‘Joint, independent team’ will probe Boeing Starliner orbital glitch

Pablo Tucker
January 9, 2020

The Starliner from Boeing, one of the stars of the Commercial Crew program from NASA, would leave for the worldwide space station ISS, dock and then return to Earth.

The Starliner is Boeing's space capsule created to carry future astronauts to and from the International Space Station (ISS) as a part of NASA's Commercial Crew Program.

"Once underway, the investigation is targeted to last about two months before the team delivers its final assessment", the NASA head wrote.

Boeing's CST-100 Starliner after landing in the New Mexico desert on December 22nd.

Nevertheless, when you test a spaceship that should transport human astronauts, any shortcoming is potentially serious and NASA and Boeing both want to be sure that this will not be a problem in the future. The space agency says that successfully docking the capsule with the ISS may not be required before a crewed flight takes place.

Bridenstine also announced that NASA and Boeing are forming a joint team to investigate Starliner's timing anomaly and figure out how to make sure it doesn't happen again.

After years of development, the Starliner launched this debut project on December 20th, efficiently lifting off on top of an Atlas V rocket from Florida. A bug with the capsule's internal clock stopped the Starliner from burning its engines at the right time throughout flight. In fact, NASA states that although the data from the uncrewed test is important to get NASA certification, it is not the only way to determine Starliner's full capabilities.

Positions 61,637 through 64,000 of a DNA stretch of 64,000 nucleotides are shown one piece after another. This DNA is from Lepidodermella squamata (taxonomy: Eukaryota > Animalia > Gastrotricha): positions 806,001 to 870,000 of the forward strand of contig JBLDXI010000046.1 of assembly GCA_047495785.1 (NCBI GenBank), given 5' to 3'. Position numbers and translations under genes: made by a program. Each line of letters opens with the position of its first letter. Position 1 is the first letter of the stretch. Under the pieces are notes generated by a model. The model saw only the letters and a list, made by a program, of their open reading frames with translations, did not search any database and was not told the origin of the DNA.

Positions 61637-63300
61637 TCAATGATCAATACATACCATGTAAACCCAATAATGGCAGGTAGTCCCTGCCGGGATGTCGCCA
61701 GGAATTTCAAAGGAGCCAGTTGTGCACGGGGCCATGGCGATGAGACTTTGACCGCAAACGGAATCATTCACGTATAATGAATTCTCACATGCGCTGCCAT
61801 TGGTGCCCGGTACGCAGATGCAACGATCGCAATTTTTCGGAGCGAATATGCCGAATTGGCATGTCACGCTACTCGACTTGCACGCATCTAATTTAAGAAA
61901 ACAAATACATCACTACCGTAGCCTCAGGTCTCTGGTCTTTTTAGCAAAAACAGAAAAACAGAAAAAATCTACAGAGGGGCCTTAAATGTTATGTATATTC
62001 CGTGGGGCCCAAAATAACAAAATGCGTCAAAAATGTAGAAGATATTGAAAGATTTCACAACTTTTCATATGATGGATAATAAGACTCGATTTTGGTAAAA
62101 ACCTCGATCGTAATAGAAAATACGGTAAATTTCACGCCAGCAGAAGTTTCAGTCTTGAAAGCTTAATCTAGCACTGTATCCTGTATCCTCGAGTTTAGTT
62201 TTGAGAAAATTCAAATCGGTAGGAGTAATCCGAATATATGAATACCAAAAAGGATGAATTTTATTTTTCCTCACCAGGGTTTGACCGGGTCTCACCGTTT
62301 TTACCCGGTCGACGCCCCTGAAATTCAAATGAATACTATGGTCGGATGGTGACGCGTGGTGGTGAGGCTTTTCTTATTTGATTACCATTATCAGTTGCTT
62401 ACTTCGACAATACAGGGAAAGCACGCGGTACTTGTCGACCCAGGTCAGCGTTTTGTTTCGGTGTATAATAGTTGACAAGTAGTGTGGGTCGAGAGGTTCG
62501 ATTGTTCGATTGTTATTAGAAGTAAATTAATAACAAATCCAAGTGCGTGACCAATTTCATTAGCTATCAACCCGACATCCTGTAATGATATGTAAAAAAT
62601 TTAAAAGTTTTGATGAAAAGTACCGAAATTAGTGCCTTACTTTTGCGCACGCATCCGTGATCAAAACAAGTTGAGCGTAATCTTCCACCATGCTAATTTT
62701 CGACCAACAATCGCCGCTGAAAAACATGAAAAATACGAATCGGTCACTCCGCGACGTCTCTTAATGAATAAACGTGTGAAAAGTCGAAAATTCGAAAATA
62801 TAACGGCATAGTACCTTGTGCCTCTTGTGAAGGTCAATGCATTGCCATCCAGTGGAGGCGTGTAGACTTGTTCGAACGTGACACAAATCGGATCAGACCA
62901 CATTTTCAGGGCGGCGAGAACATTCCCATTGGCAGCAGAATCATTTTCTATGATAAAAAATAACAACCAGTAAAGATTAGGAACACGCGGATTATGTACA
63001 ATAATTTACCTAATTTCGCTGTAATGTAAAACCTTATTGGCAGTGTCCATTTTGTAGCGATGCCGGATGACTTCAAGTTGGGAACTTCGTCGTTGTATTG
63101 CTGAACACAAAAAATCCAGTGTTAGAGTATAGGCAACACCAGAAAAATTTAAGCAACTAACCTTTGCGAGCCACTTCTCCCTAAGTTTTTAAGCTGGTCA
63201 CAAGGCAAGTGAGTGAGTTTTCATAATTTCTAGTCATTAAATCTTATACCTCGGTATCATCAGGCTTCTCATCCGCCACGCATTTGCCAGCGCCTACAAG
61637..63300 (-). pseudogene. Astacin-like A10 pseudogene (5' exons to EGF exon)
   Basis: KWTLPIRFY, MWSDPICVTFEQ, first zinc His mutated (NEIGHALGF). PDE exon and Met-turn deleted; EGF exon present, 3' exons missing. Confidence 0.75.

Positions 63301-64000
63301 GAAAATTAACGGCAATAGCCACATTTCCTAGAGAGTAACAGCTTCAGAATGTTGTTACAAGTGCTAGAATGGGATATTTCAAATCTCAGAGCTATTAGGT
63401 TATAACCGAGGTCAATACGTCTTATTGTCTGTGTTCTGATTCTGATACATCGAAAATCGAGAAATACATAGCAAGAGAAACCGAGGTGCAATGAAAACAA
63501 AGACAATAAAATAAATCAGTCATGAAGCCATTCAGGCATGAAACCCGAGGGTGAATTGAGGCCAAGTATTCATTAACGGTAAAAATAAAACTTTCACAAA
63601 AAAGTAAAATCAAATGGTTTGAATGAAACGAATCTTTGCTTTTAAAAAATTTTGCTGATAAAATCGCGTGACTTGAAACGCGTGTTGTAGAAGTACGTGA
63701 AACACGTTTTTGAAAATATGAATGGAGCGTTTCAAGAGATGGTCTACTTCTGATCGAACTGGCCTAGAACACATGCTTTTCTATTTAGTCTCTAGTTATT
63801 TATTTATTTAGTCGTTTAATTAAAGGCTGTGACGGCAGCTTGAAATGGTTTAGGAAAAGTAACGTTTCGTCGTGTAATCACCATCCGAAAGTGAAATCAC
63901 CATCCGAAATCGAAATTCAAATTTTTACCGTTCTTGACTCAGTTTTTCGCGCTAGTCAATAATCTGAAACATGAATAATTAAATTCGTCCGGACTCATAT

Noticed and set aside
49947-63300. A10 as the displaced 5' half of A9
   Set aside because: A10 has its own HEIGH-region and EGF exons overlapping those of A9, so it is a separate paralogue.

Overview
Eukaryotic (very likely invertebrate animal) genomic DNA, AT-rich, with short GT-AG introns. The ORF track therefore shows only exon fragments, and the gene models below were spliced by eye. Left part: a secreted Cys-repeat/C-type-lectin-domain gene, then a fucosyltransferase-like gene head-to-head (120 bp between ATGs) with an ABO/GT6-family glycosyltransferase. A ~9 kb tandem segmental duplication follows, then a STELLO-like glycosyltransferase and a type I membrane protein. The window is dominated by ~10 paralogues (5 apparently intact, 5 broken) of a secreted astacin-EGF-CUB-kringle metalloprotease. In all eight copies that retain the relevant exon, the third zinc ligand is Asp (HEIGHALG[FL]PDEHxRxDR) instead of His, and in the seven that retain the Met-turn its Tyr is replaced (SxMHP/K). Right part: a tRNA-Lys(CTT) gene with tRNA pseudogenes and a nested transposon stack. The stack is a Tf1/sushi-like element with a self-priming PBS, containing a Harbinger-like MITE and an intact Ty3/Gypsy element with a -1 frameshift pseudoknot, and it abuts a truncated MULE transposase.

Though NASA and Boeing seem to have a preliminary understanding of what went wrong, the new investigation team will spend the next couple of months diving into all of the data collected during the mission, and they will determine if there were any other "contributing factors" that led to the accident. When complete, they may prescribe configuration changes to the case, as per NASA. But the space agency relies on SpaceX and Boeing to perform those missions on board the Crew Dragon and Starliner capsules respectively. The Trump administration's new deadline for a moon landing by 2024 "will be a strain on NASA's community" and could impact risk management.

In particular, the report calls for greater clarity on "the level of vehicle damage that requires investigation, the temporary issues of when mission phases begin and end, and the supervisory role of NASA in disaster investigations conducted by its providers, and when the need for external surveillance Is required". The reusable capsule ended up zooming around Earth by itself for 48 hours, then coming down for a picture-perfect landing in New Mexico's White Sands Missile Range on December 22. Although docking was planned, it may not have to be accomplished prior to the crew demonstration.

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